As Pope Francis arrives for his first-ever visit to the United States, the Catholic Church in America faces uncertain times. For the past several years, the Church has been under a state of constant legal and cultural assault.
Most notably, the Health and Human Services mandate requiring that employers cover products and services like contraceptives, abortifacients and sterilization implicates scores of Catholic business owners and Catholic charitable institutions, many of whom are still fighting in court for a basic exemption. While the Supreme Court has ruled that religious owners of closely held companies with objections to the mandate do not have to comply, the fate of religious charities is uncertain.
The Little Sisters of the Poor have become the face of the nonprofit opposition to the mandate. The order of nuns, who live out their charism that every life is precious by caring for impoverished elderly people, is likely to have their case heard at the Supreme Court this fall. In a stunning ruling, the Tenth Circuit Court of Appeals decided against them, a decision that dissenting judges on that court said was “contrary to all precedent concerning the free exercise of religion” and “will not long stand.”
Their fate will determine that of countless other Catholic charities and schools that cannot comply. One such school is the University of Notre Dame. The self-insured Catholic school has been a battleground for religious liberty for years. It was in a commencement address at Notre Dame that President Obama made the promise heard around the Church, assuring Catholics his administration would “honor the conscience of those that disagree with abortion and draft a sensible conscience clause.” This was a promise that he reiterated in a personal meeting with Cardinal Timothy Dolan, the archbishop of New York.
The passage of the Affordable Care Act relied on other empty promises, including the assurance that health care exchanges would not be used to fund abortion — or, in President Obama’s words to Congress, “under our plan, no federal dollars will be used to fund abortions, and federal conscience protections will remain in place.” That assurance, on which lone holdout Bart Stupak staked his vote, turned out to be another bald-faced lie. A quick scan of federal court dockets confirms this.
But the assault on the Church and her institutions is not limited to legal battles over Obamacare. In another high-profile Supreme Court case, the Obama administration sought to overturn longstanding legal precedent that protects the right of religious groups like the Catholic Church to appoint their own ministers. The administration’s position in the case was so extreme that justices, including one of President Obama’s own appointees to the Court, expressed audible shock at the arguments. The Court’s decision was 9-0 in favor of the religious groups.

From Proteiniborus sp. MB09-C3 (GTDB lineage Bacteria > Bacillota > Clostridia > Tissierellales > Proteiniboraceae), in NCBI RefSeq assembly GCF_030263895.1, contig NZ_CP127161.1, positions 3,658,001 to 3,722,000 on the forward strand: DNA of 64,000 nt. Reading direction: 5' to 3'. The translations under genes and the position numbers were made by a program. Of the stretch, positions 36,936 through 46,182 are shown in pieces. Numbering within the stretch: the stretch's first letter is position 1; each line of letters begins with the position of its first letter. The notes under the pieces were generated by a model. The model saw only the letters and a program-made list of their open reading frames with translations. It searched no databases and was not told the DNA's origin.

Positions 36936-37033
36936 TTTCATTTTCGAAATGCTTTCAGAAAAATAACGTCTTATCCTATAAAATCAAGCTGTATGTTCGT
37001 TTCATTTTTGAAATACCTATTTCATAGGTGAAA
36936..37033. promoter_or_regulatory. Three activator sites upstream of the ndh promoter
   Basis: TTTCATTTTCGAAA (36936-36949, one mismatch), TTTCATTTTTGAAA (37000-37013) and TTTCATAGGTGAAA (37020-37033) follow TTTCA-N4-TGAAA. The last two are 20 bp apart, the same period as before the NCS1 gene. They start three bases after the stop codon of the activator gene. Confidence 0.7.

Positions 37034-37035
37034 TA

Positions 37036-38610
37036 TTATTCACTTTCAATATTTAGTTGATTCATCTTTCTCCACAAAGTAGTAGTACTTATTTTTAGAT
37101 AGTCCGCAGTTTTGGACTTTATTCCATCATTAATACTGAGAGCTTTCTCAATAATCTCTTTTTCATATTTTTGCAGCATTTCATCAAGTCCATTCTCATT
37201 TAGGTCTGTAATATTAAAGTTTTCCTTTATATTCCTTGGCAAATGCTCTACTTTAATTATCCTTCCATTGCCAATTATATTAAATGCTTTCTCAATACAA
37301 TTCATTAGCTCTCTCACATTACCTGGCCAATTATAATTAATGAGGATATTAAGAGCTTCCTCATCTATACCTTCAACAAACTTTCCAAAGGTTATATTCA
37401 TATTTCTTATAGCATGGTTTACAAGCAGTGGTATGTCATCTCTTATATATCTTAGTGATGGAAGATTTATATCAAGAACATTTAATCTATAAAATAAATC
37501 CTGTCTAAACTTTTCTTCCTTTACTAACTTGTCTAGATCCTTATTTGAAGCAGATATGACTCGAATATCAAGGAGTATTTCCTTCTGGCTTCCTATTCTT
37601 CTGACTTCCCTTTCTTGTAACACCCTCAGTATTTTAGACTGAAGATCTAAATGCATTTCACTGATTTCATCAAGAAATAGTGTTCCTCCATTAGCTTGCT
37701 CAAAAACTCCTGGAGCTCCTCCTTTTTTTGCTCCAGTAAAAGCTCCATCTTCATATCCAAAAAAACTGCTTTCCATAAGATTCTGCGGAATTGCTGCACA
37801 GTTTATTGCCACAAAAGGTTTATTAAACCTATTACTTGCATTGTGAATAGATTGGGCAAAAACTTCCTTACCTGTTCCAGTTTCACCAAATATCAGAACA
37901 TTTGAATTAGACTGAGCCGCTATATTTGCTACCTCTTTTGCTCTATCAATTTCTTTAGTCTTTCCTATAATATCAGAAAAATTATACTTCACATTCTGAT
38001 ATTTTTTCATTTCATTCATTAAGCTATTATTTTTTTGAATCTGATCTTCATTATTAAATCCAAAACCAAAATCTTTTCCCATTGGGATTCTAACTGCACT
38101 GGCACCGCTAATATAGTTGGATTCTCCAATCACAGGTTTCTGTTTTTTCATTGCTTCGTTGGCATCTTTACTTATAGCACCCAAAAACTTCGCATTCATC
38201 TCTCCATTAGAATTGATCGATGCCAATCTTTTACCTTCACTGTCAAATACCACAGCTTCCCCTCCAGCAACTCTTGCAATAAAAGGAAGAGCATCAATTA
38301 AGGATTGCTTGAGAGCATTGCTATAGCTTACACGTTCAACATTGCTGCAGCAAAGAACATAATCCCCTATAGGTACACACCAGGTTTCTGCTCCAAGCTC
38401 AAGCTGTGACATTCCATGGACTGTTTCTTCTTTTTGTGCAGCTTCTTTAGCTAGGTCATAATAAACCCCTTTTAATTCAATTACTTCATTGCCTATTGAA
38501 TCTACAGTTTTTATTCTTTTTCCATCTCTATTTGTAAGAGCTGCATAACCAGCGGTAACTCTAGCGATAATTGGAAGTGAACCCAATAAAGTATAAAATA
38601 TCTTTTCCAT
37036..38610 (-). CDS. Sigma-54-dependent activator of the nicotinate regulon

Suffering countless losses in the courts, the government has turned to other tactics. When the United States Conference of Catholic Bishops refused to send victims of crimes like human slavery and sex trafficking to abortion clinics, it was stripped of all federal funding. Countless Catholic adoption agencies around the country have been closed because of the Church’s traditional beliefs about marriage. The administration took away the United States’ separate embassy to the Holy See and crammed its diplomats into the embassy to Italy, as if the nations were one and the same.
And, in the latest jab, President Obama lined up a slate of outspoken critics of Catholic Church teaching to welcome Pope Francis to the White House, a move that has drawn concern and pushback from the Vatican. This brazen move essentially sums up the state of affairs. Top government officials want photo ops with the pope and one-liners to support their agenda, all while using that very agenda to undermine the Church at every turn.
The Catholic Church is the largest nongovernmental provider of health care, education and charitable services to the poor. Orders like the Little Sisters of the Poor and institutions like Catholic Charities are living out Pope Francis’ call to serve the least of these, and they are paying a political price for seeking to do so in accordance with their most basic beliefs. As Pope Francis enthralls millions this week, it’s worth reflecting on the reality of things here. The current administration is systematically turning American Catholics into second-class citizens and uprooting the Church’s blooming works of charity for the poor, the disabled, the marginalized and the suffering.
• Ashley E. McGuire is a Senior Fellow with The Catholic Association.
Copyright © 2021 The Washington Times, LLC.